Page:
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Energy sources are vital to sustain and grow the world economy. As of today, the world mainly relies on fossil fuel as the source of energy for transportation, power generation, chemicals manufacturing, and other industrial applications. The conventional sources of hydrocarbon are steadily declining; however, the oil and gas industry has been successful in finding unconventional hydrocarbons, such as heavy oil and shale gas. There are distinct challenges in producing and processing the hydrocarbons from unconventional sources into usable end products. Reducing the footprint during the production of oil, refined products, and gas will benefit the industry by reducing the overall cost and improving the health, safety, and environmental impact.
The objective of this study is to develop a hybrid model by combining physics and data-driven approach for unconventional field development planning. We used physics-based reservoir simulations to generate training datasets. These uncalibrated priors were incorporated into data-driven machine learning (ML) algorithms so that the algorithms can learn the underlying physics from reservoir simulation input and output. The ML model is trained such that it provides fast and scalable applications with good accuracy to find optimum unconventional field development, accounting for geological properties, completions design, well spacing and child well timing.
We trained ML models with reservoir simulation inputs and cumulative oil production for parent and child wells. A single half-cluster reservoir model was built where fracture propagation is simulated with pressure-dependent fracture properties and a child-well is introduced with different timing and well spacing. After performing a sensitivity analysis to reduce the number of training inputs, more than 20,000 simulations results were generated as the training data. The best accuracy, R2=0.94, was achieved with the neural network model after tuning hyper-parameters. Then, we incorporated the trained model with the genetic algorithm to perform efficient history matching to calibrate model parameters.
The hybrid model, physics-embedded machine learning model, is extremely efficient that it takes several minutes to complete a single well history matching. The prediction from the history-matched hybrid model is physically meaningful showing that it properly captures the impact of fracture geometry, child well spacing, and timing on production. With the multiple history matching results, we populated spatial distribution of estimated ultimate recovery (EUR) and calibrated model parameters. To validate the workflow, a blind test was conducted on selected areas from US onshore field. The model prediction with the populated parameters was found to be in good agreement with the actual production history indicating the predictive capability of the hybrid approach.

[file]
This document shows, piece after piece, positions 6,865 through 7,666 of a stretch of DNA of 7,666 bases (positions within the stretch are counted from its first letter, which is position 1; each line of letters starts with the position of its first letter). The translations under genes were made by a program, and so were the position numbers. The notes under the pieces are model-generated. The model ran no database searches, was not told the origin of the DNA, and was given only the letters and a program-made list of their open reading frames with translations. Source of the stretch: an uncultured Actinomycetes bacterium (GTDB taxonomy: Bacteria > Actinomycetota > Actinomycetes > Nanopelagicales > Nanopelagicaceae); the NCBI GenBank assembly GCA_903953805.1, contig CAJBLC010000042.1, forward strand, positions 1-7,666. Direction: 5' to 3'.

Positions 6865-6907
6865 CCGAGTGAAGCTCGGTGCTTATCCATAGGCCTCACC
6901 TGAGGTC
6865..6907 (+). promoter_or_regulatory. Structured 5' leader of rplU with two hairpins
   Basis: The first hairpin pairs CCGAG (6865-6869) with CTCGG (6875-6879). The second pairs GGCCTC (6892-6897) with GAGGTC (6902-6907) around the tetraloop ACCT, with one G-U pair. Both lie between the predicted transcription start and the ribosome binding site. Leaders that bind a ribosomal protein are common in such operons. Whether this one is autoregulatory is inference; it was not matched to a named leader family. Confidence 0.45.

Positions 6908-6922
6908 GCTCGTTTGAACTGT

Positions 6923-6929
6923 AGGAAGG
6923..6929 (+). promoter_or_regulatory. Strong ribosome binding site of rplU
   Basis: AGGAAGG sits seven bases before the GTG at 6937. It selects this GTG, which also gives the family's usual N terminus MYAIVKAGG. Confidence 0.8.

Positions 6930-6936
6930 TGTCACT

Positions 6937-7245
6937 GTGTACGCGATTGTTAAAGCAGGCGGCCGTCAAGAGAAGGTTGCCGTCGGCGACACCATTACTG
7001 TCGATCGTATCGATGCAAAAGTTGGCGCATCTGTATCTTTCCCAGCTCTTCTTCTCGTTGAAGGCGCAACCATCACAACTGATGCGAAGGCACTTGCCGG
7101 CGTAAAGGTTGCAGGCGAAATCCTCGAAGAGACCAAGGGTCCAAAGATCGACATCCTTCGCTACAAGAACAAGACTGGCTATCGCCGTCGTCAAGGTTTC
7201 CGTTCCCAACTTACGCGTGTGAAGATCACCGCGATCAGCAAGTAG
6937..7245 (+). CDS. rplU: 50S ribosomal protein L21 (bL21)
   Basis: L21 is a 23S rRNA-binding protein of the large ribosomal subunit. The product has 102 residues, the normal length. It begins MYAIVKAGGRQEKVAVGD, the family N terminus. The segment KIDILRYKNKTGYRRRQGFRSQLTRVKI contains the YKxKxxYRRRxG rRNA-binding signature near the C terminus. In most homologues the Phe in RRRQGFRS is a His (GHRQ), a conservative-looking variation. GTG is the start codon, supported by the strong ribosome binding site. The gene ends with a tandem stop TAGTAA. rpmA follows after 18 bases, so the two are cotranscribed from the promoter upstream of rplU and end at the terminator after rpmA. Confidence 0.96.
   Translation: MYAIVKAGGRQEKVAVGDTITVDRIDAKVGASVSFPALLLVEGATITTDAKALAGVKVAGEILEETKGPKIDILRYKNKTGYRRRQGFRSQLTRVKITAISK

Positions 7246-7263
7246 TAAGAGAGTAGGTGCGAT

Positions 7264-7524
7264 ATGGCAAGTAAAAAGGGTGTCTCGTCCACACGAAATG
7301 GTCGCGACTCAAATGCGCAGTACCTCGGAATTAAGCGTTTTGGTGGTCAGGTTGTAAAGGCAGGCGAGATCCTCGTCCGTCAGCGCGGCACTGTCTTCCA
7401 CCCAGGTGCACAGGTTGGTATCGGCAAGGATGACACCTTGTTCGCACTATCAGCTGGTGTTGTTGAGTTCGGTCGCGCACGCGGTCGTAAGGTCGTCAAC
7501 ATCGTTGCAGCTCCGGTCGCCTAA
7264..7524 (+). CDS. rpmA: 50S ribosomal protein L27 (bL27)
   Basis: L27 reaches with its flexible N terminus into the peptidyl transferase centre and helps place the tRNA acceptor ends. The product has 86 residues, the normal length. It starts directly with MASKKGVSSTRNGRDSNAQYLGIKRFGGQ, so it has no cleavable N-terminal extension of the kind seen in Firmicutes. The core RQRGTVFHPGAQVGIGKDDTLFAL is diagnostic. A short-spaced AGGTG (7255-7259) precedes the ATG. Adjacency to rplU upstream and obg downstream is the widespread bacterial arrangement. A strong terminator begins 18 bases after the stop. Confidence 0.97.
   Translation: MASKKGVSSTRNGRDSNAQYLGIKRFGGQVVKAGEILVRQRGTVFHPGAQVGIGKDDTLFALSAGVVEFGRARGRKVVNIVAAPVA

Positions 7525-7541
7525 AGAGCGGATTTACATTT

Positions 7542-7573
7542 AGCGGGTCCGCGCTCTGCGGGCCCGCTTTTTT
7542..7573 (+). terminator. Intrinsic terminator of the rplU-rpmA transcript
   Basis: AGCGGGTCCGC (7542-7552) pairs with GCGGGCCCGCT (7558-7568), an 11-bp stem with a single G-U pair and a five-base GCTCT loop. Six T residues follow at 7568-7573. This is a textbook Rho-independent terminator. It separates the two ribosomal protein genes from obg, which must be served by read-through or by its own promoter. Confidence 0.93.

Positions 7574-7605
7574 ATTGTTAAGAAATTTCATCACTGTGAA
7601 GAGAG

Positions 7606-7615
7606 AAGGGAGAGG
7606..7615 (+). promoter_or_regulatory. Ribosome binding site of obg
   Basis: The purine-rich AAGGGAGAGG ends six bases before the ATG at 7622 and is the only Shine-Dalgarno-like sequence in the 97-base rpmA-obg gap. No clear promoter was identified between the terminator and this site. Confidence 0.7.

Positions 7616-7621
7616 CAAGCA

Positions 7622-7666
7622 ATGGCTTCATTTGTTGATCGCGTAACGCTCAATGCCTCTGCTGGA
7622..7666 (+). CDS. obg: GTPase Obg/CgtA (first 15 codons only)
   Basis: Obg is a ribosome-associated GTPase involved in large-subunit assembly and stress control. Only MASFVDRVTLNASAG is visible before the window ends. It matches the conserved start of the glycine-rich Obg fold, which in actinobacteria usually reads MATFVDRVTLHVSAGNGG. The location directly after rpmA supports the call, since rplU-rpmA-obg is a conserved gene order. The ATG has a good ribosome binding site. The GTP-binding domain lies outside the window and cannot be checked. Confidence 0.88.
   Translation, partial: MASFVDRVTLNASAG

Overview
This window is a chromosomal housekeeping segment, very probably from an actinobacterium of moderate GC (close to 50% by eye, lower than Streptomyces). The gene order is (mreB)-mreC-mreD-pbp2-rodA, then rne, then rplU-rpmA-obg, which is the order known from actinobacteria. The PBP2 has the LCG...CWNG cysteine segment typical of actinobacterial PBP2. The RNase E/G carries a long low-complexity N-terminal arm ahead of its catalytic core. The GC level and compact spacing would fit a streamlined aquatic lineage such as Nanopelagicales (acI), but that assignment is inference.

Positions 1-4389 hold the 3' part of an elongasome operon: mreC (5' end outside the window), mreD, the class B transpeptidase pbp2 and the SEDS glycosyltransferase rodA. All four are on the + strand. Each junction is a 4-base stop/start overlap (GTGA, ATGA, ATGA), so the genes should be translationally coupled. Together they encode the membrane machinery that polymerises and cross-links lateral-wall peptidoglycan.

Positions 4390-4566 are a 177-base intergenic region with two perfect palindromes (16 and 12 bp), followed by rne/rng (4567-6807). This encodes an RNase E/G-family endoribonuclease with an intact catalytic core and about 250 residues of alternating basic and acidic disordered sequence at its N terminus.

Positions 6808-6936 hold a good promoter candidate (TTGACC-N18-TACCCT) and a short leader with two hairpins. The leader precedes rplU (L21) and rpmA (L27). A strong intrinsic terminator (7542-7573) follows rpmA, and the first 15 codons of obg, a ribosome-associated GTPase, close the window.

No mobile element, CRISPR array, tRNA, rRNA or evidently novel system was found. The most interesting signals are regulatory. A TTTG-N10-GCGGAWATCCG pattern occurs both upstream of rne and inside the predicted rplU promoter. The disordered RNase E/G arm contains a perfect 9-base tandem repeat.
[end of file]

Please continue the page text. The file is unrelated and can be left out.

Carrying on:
The proposed model can provide quick and scalable solutions that honors underlying physics to help decision making on unconventional field development. The model can capture interactions between wells including production degradation due to child-well effect. By calibrating model input parameters over the entire basin, we can predict EUR, yearly cumulative oil followed by economic metrics such as NPV10 at any location in the basin. The impact of different completion design (e.g., fluid intensity, cluster spacing) on production profile and economic matrices is also quickly assessed.
Summary Proper characterization of heterogeneous rock properties and hydraulic fracture parameters is essential for optimization of well spacing and reliable estimation of estimated ultimate recovery (EUR) in unconventional reservoirs. We propose a novel reservoir model parameterization method to reduce the number of unknowns, regularize the ill-posed problem, and enhance the efficiency of history matching of unconventional reservoirs. Typically, hydraulic fractures are represented with much higher resolution through local grid refinements compared to the matrix properties. In our approach, the spatial property distribution of both matrix and fractures is represented using a few parameters via a linear transformation with multiresolution basis functions. The parameters in transform domain are then updated during model calibrations, substantially reducing the number of unknowns. The multiresolution basis functions are constructed by using Eigen-decomposition of an adaptively coarsened grid Laplacian corresponding to the data resolution. Higher property resolution at the area of interest through the adaptive resolution control while keeping the original grid structure improves quality of history matching, reduces simulation runtime, and improves the efficiency of history matching. We demonstrate the power and efficacy of our method using synthetic and field examples. First, we illustrate the effectiveness of the proposed multiresolution parameterization by comparing it with traditional methods. For the field application, an unconventional tight oil reservoir model with a multistage hydraulic fractured well is calibrated using bottomhole pressure and water cut history data. The hydraulic fractures as well as the stimulated reservoir volume (SRV) near the well are represented with higher grid resolution. The calibrated ensemble of models are used to obtain bounds of production forecast. Our proposed method is designed to calibrate reservoir and fracture properties with higher resolution in regions that have improved data resolution and higher sensitivity to the well performance data, for example the SRV region and the hydraulic fractures. This leads to a fast and efficient history matching workflow and enables us to make optimal development/completion plans in a reasonable time frame.